Women and Water: Professor Aimée Craft seeks to advance Indigenous water governance

Faculty of Law - Common Law Section
Research
Indigenous Law

By Common Law

Communication, Faculty of Law

Aimee Craft
In an era of water scarcity and resource disputes, responsibilities relating to lands and waters must be better understood. Indigenous laws are a critical part of addressing these issues, and one of the strongest and most enduring expressions of Indigenous laws is through art.

As water keepers, women are at the center of Anishinaabe inaakonigewin (law) and giigendaasowin (knowledge) relating to lands and waters, and are thus in a unique position to develop art, as well as legal advocacy, research, and writing around water.

Professor Aimée Craft has been awarded a Partnership Engage Grant from the Social Sciences and Humanities Research Council (SSHRC) for a project entitled “Women and Water: Anishinaabekwe Collaboration Across Water Jurisdictions”. The primary objective of this project is a gendered and land-based exploration of women's sacred responsibilities to nibi (water) and a building of Anishinaabe kwe (women's) exchange on water giigensaasowin (knowledge) and inaakonigewin (law). Professor Craft and her research team are partnering with the Indigenous Environmental Network (IEN) to engage women from Anishinaabe communities in Canada (Treaty #3) and the northern United States (Ojibwe tribes) in discussing individual, community, and nation-based responsibilities to water. This will help create dialogue between artists, activists, and legal theorists about Anishinaabe water laws and principles, and their dynamic and live expression.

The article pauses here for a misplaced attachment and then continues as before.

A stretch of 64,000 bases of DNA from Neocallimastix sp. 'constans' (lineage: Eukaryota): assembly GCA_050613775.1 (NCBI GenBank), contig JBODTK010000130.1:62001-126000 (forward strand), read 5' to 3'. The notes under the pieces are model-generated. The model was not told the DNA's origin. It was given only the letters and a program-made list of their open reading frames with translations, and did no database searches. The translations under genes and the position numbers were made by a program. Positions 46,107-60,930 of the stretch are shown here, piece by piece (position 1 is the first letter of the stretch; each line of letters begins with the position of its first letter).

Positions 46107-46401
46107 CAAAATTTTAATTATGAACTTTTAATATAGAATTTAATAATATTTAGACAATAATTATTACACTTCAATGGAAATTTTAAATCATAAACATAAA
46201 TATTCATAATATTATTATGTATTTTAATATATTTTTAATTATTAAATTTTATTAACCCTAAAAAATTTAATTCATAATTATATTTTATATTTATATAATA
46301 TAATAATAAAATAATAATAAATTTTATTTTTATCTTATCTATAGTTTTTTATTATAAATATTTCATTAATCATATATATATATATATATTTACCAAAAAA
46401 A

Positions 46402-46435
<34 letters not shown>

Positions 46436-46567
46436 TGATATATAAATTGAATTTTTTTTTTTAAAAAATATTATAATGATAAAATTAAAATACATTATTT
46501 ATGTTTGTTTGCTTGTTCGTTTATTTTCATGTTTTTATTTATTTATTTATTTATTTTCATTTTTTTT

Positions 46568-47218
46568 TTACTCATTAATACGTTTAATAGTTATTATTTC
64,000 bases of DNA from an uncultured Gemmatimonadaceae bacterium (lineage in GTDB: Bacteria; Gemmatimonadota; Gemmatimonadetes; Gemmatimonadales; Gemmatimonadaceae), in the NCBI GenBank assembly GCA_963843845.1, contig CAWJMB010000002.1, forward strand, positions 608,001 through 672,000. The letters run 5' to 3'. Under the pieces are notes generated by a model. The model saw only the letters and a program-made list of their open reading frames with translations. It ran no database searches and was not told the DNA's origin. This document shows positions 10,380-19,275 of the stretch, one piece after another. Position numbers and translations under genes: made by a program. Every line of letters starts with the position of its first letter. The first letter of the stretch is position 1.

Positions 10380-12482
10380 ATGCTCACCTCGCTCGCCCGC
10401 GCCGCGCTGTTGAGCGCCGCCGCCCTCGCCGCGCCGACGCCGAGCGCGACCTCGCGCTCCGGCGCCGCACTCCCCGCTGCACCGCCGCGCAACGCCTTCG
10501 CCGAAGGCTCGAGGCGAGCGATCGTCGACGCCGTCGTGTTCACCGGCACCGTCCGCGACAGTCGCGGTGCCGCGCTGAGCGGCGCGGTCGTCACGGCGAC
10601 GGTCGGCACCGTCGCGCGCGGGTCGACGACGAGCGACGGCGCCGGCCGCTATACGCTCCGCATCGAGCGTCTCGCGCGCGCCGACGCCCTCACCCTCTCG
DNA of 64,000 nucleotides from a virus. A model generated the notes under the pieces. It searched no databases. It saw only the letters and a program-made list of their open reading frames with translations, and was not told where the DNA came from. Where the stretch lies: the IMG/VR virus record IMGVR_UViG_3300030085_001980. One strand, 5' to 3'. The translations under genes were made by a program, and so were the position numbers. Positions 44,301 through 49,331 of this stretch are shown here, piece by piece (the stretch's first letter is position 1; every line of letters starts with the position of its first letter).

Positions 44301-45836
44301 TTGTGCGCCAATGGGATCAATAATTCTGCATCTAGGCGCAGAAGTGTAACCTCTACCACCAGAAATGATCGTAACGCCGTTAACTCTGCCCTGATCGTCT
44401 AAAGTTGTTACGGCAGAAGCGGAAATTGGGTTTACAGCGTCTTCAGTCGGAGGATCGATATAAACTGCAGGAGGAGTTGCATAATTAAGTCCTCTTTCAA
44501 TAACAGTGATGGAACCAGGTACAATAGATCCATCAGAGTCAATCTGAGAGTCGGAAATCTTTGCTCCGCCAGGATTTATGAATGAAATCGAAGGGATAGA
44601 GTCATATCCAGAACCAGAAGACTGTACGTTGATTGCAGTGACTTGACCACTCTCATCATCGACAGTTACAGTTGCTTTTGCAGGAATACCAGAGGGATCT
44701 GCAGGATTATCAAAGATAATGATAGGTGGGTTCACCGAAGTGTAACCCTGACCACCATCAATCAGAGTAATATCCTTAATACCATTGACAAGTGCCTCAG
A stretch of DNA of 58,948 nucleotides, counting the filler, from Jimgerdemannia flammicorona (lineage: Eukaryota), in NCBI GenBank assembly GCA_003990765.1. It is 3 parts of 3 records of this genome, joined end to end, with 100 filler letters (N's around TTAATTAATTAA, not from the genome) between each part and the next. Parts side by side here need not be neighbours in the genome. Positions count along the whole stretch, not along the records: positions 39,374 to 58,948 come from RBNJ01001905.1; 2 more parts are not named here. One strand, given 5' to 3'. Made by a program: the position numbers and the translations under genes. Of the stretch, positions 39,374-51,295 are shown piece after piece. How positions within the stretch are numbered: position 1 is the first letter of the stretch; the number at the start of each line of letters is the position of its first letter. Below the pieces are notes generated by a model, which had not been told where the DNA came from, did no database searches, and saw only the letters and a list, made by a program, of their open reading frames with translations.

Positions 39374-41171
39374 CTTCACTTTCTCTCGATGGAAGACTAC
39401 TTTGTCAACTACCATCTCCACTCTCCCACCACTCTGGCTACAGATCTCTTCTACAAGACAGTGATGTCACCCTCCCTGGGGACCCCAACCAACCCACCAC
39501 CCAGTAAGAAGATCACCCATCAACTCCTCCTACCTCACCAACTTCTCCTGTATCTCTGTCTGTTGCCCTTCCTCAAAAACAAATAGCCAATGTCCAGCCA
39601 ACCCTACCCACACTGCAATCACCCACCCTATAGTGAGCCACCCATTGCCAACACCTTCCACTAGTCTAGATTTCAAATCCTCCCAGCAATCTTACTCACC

The research team will host a workshop in 2023 with support from the Oberholtzer Foundation Program Committee, which facilitates workshops on Mallard Island in Ontario. The Island rests on Rainy Lake, over which Canada and the United States exercise shared jurisdiction. This unique position makes it an ideal place, centered in Anishinaabe territory, for unique conversations between Anishinaabe women from both countries that aren’t constrained by international boundaries or impacts. The partnership is working towards strengthening the political agency of Indigenous nations in navigating their individual, community and nation-based responsibilities to water.

The project will ultimately produce shared knowledge through artistic projects and publications, which will be circulated broadly within Indigenous and legal communities. Findings from the project will be useful for public education, and will benefit Indigenous communities, provincial, state, and federal governments, industries, and others, while advancing knowledge within the research community. The project will also contribute to interdisciplinary and community-engaged Indigenous legal thinking and methodologies.

SSHRC Partnership Engage Grants provide short-term support for partnered research activities that respond to the immediate needs of organizations in non-academic sectors, facilitating the exchange of unique knowledge, expertise and capabilities.

Congratulations to Professor Aimée Craft and her team on establishing this important partnership!